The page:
Isn't proprioception mostly related to motor skill development?

No



Interesting. When I google the term, I find a lot of material which talks about proprioception and motor skills development. I see that strength training can improve proprioception (as can a lot of other kinds of activities).

I've not found any references which demonstrate that proprioceptive feedback from an inertial mass is essential to produce hypertrophy or strength adaptations in muscle. Can to point me to some references?

Al,

No

There are numerous studies on proprioception.
There is likely few applicable to answer your question. To be honest, I am not terribly interested in ARX. To be sure, ARX will not address this issue. Furthermore, these types of resistance exercise machines have been around for a while, without top athlete success. Where are the studies of ARX? Dr McGuff saying it works should not be your standard of excellence. His track record is full of errors. It is nice to hear him basically state BBS is not optimal. At least he got something right. I smell a book by Little and McGuff on ARX training.


Maybe opinions offered up without evidence 9 years ago by Dr Darden and Bioforce shouldn't be your standard of excellence either.

I think it is perfectly valid to speculate that the absence of proprioceptive feedback may have an influence on the applicability of ARX for strength training, depending on what your training objectives are. It is not fair to dismiss the equipment out of hand, based on such speculation.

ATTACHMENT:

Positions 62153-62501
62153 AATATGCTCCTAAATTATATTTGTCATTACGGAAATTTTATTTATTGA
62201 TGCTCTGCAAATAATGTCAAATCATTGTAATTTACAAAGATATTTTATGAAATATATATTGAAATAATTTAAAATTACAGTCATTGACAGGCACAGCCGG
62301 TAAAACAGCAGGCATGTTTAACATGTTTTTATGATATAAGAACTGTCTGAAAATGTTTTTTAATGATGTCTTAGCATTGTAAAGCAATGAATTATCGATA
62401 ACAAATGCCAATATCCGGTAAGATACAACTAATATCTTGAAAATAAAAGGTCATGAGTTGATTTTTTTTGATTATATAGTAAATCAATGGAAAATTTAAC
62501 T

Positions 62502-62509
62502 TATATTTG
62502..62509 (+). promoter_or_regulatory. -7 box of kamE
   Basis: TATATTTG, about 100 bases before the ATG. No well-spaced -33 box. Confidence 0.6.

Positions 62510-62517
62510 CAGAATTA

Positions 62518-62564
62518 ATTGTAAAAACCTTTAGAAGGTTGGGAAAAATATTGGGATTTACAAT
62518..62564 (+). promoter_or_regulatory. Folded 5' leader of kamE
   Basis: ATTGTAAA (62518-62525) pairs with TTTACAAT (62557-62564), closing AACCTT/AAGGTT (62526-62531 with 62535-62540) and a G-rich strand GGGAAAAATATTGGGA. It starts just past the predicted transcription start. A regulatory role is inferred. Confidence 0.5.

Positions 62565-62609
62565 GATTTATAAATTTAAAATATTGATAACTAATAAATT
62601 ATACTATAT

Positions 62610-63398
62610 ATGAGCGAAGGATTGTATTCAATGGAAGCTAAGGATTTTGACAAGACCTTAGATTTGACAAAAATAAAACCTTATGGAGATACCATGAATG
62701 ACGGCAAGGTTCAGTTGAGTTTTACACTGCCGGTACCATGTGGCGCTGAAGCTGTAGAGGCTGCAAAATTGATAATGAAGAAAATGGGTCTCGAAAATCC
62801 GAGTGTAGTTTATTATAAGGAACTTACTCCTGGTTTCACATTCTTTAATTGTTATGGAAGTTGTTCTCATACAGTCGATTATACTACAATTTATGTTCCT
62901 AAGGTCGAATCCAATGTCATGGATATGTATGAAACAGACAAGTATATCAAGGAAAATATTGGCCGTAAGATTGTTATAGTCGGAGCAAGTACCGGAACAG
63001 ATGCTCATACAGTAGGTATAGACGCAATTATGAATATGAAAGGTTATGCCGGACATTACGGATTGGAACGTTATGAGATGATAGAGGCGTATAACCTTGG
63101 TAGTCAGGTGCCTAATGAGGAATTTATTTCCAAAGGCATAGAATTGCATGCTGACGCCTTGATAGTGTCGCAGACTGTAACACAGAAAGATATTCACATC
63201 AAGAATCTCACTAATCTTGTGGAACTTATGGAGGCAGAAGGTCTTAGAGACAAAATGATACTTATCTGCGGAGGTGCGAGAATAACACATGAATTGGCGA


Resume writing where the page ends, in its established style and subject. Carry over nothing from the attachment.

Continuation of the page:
Open User Options Menu

Average Al

indexit wrote:
Dr. Darden

John Little now as has and OutStrip machine.

Randy Rindfleisch designed both the ARX machines and more recently the OutStrip machines. The OutStrip machines have a much improved drive mechanism over the ARX machines.

Personally, I don't like isokinetics and using them to do hyper as ARX promotes. As a measuring tool of strength ARX has too many issues to review here. Point is, it really doesn't have value as a research tool in terms of measuring strength or designing exercise programs and determining frequency based on the force output of the user.

The ARX guys now claim that ARX proves out BBS and I just don't see how it has done that, or can do that.

Wouldn't surprise me if McGuff and Little write a new book. But Little has already claimed to be able to gets incredible results with his static method.. So why would he have the need for a new OutStrip machine...





Just an FYI: ARX is suing Rindfliesch and Outstrip, probably for patent infringement.

https://dockets.justia.com/...8cv00848/975768

Open User Options Menu

indexit

Average Al,

As far as I know Randy Rindfleisch holds the patent on ARX like/style machines inside of his company Crazy Train.

patent number US8388499B1

https://patentimages.storage.g...

https://patents.google.com/...%2c388%2c499+B1

The dispute between the parties involves ARX infringing on Randy's patent from my understanding.